From the Chief of Space Policy
In the spring of 1977, less than a year after the Viking landers first landed on the Martian surface, NASA released its official budget request to Congress. Tucked away in the text, almost as an aside, was $10 million to begin planning future Mars missions, including a “surface sample return mission as early as 1988.”
I write this in the Summer of 2023, 46 years later, and Mars Sample Return remains nearly a decade away. It’s astonishing to consider both the optimism and hubris contained in that small request, given the collective effort, success, and failures of the past quarter century of robotic Mars exploration. Mars does not give up its secrets easily.
Mars Sample Return is now a multi-mission, multi-center, multi-agency project that is undergoing detailed project designs. It’s not cheap. This year alone MSR will spend $822 million. Next year NASA requested $949 million. But the project seems to teeter on the edge of feasibility. Leaked cost estimates placed an upper range of $9 billion for the endeavor, nearly twice what the most recent decadal survey report assumed it would cost. NASA responded by convening an unprecedented second independent review panel to assess the project. The fate of Mars Sample Return very likely rests on their recommendation, which will be released by September.
To some extent, the uncertainty and cost growth of Mars Sample Return is the outcome of a system working as intended. The formulation period it’s in right now — akin to drafting detailed blueprints before building a house — is supposed to discover problems, technical issues, hidden complexities, and other difficulties before construction begins in earnest. The cost estimates that have been leaked are selective and lack context (for example, do they assume significant project delays that would lower annual costs but increase total expenses?).
At the end of the day, the planetary science community, through the decadal survey process, was clear about its support: “The highest scientific priority of NASA’s robotic exploration efforts this decade should be the completion of Mars Sample Return as soon as is practicably possible,” they wrote. Nowhere does it say that the effort should be abandoned if it costs too much. Congress directed NASA to follow decadal recommendations; not pursuing MSR would be unprecedented.
Perhaps the keywords here are “practicably possible.” For over 50 years, Mars Sample Return has been impractical. I believe we have the technology. But it remains to be seen if the costs can be kept in the “practical” realm. Nothing is official yet, and perhaps this leak may help motivate the project to focus on cost control, taking nothing for granted.
For the record, I still think it’s worth it. Unlike 1977, we have samples in-(robotic)hand. Perseverance has dutifully done its job and prepared a rich cache of Mars for us. It would be a shame to let those slowly waste away on the surface; abandoned relics covered in eons of red sand.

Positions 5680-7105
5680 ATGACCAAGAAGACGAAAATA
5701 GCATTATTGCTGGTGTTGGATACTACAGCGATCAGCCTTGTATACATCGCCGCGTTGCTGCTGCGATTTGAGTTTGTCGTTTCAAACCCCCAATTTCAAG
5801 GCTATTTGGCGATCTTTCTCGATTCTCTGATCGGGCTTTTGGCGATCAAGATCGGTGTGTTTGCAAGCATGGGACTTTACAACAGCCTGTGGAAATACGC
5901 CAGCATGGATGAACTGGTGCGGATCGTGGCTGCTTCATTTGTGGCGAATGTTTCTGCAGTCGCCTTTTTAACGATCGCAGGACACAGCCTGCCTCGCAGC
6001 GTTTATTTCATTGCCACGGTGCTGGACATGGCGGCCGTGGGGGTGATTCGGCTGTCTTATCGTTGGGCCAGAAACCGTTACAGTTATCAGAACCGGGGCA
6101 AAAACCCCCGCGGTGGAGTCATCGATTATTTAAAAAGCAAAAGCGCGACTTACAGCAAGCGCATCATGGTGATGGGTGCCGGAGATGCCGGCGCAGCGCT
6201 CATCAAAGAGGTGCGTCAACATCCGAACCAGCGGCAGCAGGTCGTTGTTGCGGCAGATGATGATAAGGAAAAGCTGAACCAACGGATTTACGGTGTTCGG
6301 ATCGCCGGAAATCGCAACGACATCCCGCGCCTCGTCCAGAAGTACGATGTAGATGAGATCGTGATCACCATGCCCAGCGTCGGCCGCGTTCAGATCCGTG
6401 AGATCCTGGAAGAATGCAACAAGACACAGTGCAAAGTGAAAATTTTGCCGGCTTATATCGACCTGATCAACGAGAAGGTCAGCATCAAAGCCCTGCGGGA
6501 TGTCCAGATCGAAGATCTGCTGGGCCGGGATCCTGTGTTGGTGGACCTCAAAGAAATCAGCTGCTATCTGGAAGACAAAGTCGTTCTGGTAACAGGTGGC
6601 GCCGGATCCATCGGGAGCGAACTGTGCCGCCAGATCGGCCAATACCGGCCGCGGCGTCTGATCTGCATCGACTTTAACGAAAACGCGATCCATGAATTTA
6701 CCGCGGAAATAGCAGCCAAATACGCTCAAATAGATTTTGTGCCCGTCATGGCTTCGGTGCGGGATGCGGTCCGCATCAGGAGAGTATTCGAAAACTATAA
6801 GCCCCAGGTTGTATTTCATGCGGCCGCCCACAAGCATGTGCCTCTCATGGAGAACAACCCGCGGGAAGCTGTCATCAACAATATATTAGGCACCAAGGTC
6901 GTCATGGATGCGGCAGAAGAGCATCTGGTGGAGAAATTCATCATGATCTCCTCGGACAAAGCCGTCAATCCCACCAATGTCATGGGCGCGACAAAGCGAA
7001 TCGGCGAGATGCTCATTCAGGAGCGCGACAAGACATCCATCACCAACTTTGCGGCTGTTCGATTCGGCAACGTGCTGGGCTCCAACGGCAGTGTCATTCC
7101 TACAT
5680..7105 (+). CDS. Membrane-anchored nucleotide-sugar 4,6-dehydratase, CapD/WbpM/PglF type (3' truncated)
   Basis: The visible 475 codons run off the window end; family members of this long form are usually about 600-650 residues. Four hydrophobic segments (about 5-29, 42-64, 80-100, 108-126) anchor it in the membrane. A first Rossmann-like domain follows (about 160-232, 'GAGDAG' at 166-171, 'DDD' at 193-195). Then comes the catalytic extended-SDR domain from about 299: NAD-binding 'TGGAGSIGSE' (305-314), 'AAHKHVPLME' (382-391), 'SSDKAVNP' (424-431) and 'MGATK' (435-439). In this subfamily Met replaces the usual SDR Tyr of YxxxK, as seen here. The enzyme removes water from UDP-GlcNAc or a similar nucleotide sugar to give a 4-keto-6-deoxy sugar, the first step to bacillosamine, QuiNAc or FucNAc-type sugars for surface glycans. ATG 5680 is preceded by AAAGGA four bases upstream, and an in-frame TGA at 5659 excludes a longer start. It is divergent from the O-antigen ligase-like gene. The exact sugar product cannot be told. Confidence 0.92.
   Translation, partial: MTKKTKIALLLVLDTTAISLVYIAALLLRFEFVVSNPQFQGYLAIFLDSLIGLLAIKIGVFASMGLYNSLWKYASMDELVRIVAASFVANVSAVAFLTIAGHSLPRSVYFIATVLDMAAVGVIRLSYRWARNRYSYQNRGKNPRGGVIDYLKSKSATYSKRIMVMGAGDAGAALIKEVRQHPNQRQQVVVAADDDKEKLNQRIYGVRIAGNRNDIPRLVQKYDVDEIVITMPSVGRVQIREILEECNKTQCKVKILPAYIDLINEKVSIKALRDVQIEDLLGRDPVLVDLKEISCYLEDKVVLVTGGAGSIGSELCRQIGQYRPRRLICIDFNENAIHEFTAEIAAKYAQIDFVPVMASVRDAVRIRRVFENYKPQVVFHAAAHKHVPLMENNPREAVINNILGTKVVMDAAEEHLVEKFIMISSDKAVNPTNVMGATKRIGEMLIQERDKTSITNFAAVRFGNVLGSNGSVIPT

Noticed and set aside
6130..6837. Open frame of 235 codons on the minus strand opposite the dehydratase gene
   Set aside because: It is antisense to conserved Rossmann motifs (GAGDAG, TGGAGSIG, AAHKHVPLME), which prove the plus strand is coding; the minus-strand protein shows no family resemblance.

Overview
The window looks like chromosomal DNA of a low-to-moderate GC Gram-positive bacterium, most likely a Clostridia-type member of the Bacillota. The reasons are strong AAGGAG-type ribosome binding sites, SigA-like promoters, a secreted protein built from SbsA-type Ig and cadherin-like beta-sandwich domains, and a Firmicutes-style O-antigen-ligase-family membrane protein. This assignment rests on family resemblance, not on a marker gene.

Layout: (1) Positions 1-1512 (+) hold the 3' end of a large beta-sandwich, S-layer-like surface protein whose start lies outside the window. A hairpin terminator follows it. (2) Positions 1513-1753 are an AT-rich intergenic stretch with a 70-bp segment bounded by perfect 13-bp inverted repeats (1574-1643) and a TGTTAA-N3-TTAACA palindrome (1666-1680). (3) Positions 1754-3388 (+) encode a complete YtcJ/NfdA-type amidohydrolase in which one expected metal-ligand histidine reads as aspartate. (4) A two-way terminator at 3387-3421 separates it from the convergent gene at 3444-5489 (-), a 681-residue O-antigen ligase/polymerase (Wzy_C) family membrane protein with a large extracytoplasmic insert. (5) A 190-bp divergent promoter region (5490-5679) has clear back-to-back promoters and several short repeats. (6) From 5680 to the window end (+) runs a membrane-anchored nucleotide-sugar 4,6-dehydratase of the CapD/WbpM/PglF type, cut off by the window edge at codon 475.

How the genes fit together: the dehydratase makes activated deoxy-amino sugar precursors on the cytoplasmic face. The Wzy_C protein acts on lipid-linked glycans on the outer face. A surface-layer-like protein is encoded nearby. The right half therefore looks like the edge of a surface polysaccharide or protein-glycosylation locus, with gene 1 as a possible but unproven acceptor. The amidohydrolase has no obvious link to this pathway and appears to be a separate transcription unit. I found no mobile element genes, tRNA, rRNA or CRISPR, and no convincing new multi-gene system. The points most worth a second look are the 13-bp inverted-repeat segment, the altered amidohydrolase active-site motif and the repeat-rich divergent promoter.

Until next time,
Chief of Space Policy
The Planetary Society
Space Policy Highlights
What’s going on with Mars Sample Return? (planetary.org) "Mars Sample Return is in the midst of an extensive review and revision period unique among modern planetary missions. Recent updates from NASA, as well as leaked preliminary cost estimates totaling as much as $9 billion over the next ten years, suggest that the project is facing a number of technical, budgetary, and, ultimately, political challenges."
Regulating a maturing commercial spaceflight industry (thespacereview.com) "Since the passage of the Commercial Space Launch Amendments Act of 2004, the commercial human spaceflight industry has been in a so-called “learning period” that restricts the FAA’s ability to regulate the safety of spaceflight participants on those vehicles. That period, originally scheduled to run for eight years but extended several times, allows the FAA to regulate spaceflight participant safety only in the event of an accident that kills or seriously injures people on a flight...that learning period is now scheduled to expire at the end of September, and many in industry are lobbying for another extension.
Interest grows for human spaceflight in Europe (spacenews.com) "As the European Space Agency continues to develop proposals for human space exploration efforts, more European countries are showing an interest in launching astronauts. The interest by several ESA member states in private astronaut missions is a positive sign for the agency’s plans for human space exploration...“Sweden, Poland and many others are now inspired by this ambition to go to space and have an astronaut flying into space,” said [ESA Director General Aschbacher]. “This momentum starts developing, and I can only say it’s nice to see.”
India, a growing space power, is forging closer ties with NASA (arstechnica.com) "When India’s ambassador to the US signed up his country to the Artemis Accords last month, it signaled the world’s most populous nation—with a growing prowess in spaceflight—could be turning toward the United States as a partner in space exploration."
Planetary Radio: Space Policy Edition
We check in on the congressional budget process for NASA, Mars Sample Return’s spiraling cost growth, and the impending end of the regulatory holiday for human commercial space launch companies. Jack Kiraly, director of government relations for The Planetary Society, joins host Casey Dreier to provide the latest insight and analysis on these issues.